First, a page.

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I don't have a CS degree but I have recently taken up studying algorithms very seriously.

I have been studying greedy and dynamic programming for days and I come across the below definition a lot, seems they all come from the same source, but I do not understand what it means, it is one of the vaguest definitions I have ever come across. I wonder if someone can please help me explain this.

e.g. I don't understand what they mean by optimal solution, what constitutes an optimal solution, how can I define it?

In computer science, a problem is said to have optimal substructure if an optimal solution can be constructed from optimal solutions of its subproblems. This property is used to determine the usefulness of dynamic programming and greedy algorithms for a problem

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Greedy algorithms are often used when solving optimization problems, like finding the maximum or the minimum of a certain quantity, under certain conditions. Solutions that satisfy those extrema are called optimal solutions.

To answer your question, let's look at a simple example, change-making problem:

Given a set of integer values of coins $C = \{c_1, …, c_n\}$ and an amount $W$, what is the minimum number of coins to add-up to the amount $W$?

The classical greedy approach is the following:

While W > 0
   pick the largest coin c that is <= W
   W <- W - c

For example, with $C = \{1, 2, 5\}$ and $W = 13$, you will pick $5$, $5$, $2$ and $1$, and you can show that the minimum number of coins required is indeed $4$.

However, this algorithm does not always provide an optimal solution. For example, if $C = \{1, 4, 5\}$ and $W = 8$, the greedy algorithm will choose coins $5, 1, 1, 1$ when there is a solution $4, 4$ using less coins.

Back to the topic of your question, the change-making problem does not have an optimal substructure, unless you add some hypotheses on $C$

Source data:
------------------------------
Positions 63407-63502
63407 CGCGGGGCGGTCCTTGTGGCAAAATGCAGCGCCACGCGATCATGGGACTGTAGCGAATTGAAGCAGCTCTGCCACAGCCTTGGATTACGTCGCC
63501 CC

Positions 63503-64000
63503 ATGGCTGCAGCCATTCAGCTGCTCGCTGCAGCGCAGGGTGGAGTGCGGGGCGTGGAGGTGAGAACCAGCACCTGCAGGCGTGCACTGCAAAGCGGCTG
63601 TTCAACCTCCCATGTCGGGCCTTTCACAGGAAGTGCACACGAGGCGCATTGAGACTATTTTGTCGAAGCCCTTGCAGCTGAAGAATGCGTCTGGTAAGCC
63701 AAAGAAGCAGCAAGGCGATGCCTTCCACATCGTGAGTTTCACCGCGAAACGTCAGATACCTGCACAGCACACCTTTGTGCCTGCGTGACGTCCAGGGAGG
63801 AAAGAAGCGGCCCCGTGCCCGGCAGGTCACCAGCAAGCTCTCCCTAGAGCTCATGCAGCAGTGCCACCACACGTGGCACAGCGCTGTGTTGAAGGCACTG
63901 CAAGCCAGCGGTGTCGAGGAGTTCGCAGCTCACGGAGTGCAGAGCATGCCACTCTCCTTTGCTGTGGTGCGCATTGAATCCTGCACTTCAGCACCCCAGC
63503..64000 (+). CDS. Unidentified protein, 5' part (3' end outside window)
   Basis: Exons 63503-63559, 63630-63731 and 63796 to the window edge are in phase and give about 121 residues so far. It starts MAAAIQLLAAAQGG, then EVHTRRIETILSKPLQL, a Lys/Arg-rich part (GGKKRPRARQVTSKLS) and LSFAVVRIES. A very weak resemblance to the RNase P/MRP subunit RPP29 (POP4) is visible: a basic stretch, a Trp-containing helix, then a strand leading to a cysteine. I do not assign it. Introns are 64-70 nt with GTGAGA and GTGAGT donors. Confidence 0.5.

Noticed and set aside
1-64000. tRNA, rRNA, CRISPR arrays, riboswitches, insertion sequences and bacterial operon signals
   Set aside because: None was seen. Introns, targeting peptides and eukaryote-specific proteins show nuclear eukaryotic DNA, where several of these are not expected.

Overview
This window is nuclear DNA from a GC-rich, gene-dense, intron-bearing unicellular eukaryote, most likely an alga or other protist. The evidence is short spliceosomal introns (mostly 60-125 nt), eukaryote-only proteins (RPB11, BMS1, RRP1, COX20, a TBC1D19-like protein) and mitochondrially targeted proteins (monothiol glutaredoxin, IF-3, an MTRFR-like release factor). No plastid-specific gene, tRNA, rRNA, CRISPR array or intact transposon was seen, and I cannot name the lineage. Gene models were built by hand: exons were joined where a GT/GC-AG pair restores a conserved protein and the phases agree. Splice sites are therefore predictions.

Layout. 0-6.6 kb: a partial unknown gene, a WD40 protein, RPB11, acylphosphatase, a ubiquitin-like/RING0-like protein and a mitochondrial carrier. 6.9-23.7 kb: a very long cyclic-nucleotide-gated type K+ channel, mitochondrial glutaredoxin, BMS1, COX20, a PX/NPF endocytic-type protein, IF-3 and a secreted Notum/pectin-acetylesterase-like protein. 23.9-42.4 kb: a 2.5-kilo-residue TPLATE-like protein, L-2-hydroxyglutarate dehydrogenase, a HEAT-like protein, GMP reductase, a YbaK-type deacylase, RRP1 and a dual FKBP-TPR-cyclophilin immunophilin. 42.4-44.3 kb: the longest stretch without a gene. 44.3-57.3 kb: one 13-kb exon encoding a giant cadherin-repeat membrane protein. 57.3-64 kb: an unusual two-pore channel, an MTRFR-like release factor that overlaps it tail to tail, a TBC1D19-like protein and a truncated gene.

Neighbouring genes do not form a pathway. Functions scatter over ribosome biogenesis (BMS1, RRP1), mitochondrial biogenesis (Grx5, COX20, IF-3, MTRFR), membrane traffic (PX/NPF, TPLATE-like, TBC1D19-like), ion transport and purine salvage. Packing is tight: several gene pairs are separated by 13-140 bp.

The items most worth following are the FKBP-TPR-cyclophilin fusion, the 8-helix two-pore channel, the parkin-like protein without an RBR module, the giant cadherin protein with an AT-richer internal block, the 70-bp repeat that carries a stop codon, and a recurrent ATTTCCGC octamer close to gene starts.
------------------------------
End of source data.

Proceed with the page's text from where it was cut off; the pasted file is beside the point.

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  • $\begingroup$ Thanks for the answer, it makes a lot of sense, but I have a follow-up question, does this mean that it is not advisable to use the greedy algorithm? because from the above example, it is almost impossible to know if you will have an optimal substructure, unless you already know the input $\endgroup$ – James Okpe George May 23 at 20:13
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    $\begingroup$ It is not always a bad idea to use a greedy algorithm. The reasons are: 1) they are generally simple to implement 2) some of them are optimal and it is not that hard to prove (e.g. Kruskal, Prim, Dijkstra, interval schedulling, …) 3) some of them have way better time complexity than (known) optimal algorithms and still provide "good" solutions (e.g. graph coloring, subset sum, …) $\endgroup$ – Nathaniel May 23 at 20:18
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Usually, in the context of dynamic programming and optimization methods, we are interested in problems where we have to "find" some value which maximizes \ minimizes a certain function.

For example, take the following problem: You are a cashier in a shop, and a customer gave you an $n$-dollar bill (your country has bills of all kinds! very intriguing), for an item that costs only $k<n$ dollars, and you want to give the customer correct change. However, your cashing station has only limited amount of bills of each type, and this information is given to you in a list with tuples of the form (dollar value, number of dollars in cashing station). But, you also want to keep the number of bills in your station as large as possible, so you could give change to other customers as well.

In this problem, a "solution" would be a way to give change to the customer, and an "optimal solution" is a solution that also keeps as many bills as possible in the station

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  • $\begingroup$ Apparently this answer is the same as @Nathaniel's answer. We both answered with the same solution (without talking with each other), what a nice coincidence! :) $\endgroup$ – nir shahar May 23 at 20:17
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Check e.g. Jeff Erickson's Algorithms (warning, somewhat though going), it has a thorough chapter on greedy algorithms. He also warns that greedy algorithms very rarely give optimal results (The underlying problem has to have a very particular structure for them to work in all cases, see e.g. Jeremy Kun's "When Greedy Algorithms are Perfect". Sure, several very important algorithms are greedy algorithms.).

Greedy algorithms are attractive as a way to get approximate solutions, as they are usually simple to code and very fast, and they sometimes get good solutions (can be proved are within some reasonable factor of the optimal solution).

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